Augustine’s Bar & Bakery coming to the Saintly City this fall

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The future home of Augustine’s Bar and Bakery // Photo by Aaron Davidson, The Growler

After hitting the 10-year mark earlier this year, the team behind The Happy Gnome—the nationally recognized craft beer bar in St. Paul—is looking beyond the walls of their 498 Selby Avenue location. It’s not a second Happy Gnome, but an altogether new project from owner Tony Andersen, Gnome pastry chef Hollis Roads, and another silent partner.

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Sometime this fall, Augustine’s Bar and Bakery will open at 1668 Selby Avenue in a former laundromat building two-and-a-half miles west of their popular beer bar. The new business is a bakery-bar fusion that will feature a Mediterranean-inspired menu in a pub-meets-coffeehouse atmosphere.

The building’s layout was part of the inspiration for the double concept. Two separate entrances lead into distinct spaces for the bar and bakery. During morning hours, the Pierce doorway will open to a self-serve bakery and sandwich shop, where customers can then bring their purchase to a seating area near the bar. The bar side is along Selby Avenue with full window exposure coming from the street. Inside, original fixtures like exposed firebrick, a tin ceiling, and wood pillars add character that pairs with reclaimed materials, such as a wrought iron gate that will arch over the bar back and encase 40 draft lines. The bar itself will open around midday when activity shifts toward a lunch-dinner menu.

The wooden pillars separating the bar area from the bakery at Augustines // Photo by Aaron Davidson

The wood pillars separating the bar area from the bakery at Augustine’s // Photo by Aaron Davidson

The bakery will feature scones, croissants, cookies, and breads, leaning toward staples more than sweets, says Roads. It will be a place for a quick bite and to buy fresh products, baked in a traditional Italian bread oven. On the other side of the house, the menu will lean lighter and healthier than the flavors at The Happy Gnome.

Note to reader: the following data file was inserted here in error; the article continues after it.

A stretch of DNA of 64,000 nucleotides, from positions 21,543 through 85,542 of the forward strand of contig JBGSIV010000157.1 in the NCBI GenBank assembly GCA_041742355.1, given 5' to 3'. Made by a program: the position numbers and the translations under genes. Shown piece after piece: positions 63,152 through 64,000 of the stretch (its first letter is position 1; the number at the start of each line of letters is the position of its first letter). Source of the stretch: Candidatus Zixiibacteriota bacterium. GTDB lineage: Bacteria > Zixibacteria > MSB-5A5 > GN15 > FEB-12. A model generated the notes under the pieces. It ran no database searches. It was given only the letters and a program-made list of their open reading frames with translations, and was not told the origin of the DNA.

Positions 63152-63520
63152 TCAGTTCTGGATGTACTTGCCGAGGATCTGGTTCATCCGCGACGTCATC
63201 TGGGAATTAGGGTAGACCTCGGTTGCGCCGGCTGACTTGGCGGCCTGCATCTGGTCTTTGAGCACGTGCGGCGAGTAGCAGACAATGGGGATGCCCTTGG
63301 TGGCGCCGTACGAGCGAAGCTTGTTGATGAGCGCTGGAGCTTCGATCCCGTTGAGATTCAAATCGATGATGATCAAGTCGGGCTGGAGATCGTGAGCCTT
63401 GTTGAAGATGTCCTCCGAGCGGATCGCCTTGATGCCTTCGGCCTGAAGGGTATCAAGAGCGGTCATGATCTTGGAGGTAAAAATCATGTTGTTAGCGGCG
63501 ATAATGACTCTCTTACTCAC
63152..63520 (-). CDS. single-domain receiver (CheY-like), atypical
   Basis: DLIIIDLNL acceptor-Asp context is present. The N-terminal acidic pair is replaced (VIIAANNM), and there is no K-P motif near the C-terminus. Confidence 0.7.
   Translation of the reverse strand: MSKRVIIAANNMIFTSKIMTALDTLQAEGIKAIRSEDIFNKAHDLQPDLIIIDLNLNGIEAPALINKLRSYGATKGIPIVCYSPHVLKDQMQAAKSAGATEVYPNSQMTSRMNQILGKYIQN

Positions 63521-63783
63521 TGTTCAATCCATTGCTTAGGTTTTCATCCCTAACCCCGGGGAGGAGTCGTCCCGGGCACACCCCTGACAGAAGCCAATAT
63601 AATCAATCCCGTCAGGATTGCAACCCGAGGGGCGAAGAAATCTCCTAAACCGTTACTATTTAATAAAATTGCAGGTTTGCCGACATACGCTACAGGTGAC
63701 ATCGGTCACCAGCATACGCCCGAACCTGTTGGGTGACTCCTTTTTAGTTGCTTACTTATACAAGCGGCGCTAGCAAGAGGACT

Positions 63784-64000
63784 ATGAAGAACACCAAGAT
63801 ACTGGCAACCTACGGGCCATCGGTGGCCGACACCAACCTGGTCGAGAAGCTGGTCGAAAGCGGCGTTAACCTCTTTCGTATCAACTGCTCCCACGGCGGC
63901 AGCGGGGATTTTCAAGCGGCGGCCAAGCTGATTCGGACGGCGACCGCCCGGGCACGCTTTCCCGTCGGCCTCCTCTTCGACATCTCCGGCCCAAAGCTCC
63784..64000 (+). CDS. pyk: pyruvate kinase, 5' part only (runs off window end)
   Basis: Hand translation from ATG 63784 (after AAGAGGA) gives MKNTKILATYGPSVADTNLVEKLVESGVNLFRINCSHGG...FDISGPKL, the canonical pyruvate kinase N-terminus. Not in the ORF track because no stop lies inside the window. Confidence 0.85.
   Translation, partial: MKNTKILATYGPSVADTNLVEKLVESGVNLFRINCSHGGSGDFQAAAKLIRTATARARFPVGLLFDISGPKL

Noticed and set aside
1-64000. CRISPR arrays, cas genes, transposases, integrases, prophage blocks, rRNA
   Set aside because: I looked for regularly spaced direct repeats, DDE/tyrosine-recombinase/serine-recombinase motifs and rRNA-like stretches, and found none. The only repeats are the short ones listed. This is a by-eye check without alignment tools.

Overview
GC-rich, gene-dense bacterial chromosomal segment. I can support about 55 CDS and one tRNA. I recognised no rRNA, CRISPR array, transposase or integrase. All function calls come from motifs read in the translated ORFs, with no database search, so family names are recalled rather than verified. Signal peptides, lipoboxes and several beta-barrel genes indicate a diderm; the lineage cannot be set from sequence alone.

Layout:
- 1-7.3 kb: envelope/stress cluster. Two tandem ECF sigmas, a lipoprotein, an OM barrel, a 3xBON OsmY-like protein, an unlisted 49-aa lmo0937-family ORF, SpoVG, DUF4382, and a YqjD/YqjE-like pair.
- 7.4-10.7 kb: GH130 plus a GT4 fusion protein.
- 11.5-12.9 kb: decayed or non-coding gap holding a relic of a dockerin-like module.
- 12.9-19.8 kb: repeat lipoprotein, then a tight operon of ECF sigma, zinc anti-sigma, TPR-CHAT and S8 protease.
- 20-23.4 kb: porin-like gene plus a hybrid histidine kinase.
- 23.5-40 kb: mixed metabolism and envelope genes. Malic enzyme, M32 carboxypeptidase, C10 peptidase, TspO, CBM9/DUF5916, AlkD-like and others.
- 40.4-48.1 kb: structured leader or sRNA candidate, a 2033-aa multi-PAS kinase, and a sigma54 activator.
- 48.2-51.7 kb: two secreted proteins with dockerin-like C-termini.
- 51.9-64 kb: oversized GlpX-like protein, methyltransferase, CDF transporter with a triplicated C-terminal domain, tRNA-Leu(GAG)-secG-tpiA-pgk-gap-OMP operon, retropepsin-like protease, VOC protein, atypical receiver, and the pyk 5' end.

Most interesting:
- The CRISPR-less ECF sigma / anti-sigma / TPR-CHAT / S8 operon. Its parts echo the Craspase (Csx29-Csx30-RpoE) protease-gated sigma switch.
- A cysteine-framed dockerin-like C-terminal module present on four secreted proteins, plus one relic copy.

“It will be more kid friendly and more vegetarian dishes,” he adds. Like The Happy Gnome, Andersen hopes to build a reputation as a place where area residents will feel comfortable. The concept is neighborhood and casual, Roads summarizes. “A place you can go every day.”

Noting the apartments above their restaurant and the walkability of the surrounding neighborhood, Roads is excited to open a restaurant in such a diverse and developing area, just a few blocks from Snelling Avenue. It’s the third restaurant he’s helped open, but his first time as an owner.

Starting a second business, however, was never part of Andersen’s plan.

“If you would have asked me a year ago about opening a second restaurant, I would have said you’re crazy,” he says over a Diet Coke. “I had a health scare and had to quit drinking. Since then I’ve been more clear and full of energy.”

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The Selby Avenue entrance of Augustine’s bar area // Photo by Aaron Davidson

While he’s happy to connect The Happy Gnome and Augustine’s, each is a distinct brand. “I don’t want to keep the identities too separate because I think it’s to our advantage. The Happy Gnome has such a good reputation,” he proudly admits. Augustine’s will be “the little hippie brother of The Gnome,” located near the Macalester campus, he jokes.

The beer selection will be managed by Emily Brink, general manager at The Happy Gnome, and will be all craft beer with zero domestic macros. Andersen estimates the selection will be half Minnesota and half regional and national breweries.

The name Augustine’s also ties to beer, referencing St. Augustine of Hippo, one of many patron saints of brewing. A fan of simple names, Andersen feels the “adjective and a figure” convention of The Happy Gnome, Red Cow, Muddy Pig, and others in town is overplayed. While the concept at Augustine’s is different, at its core he’s using the same familiar model: comfort, quality, and providing a neighborhood feel.

Now, when Andersen is asked about opening a third restaurant, he doesn’t think it sounds so crazy.

“I’ve already been entertaining other ideas,” he chuckles. “We’ll see.”

 
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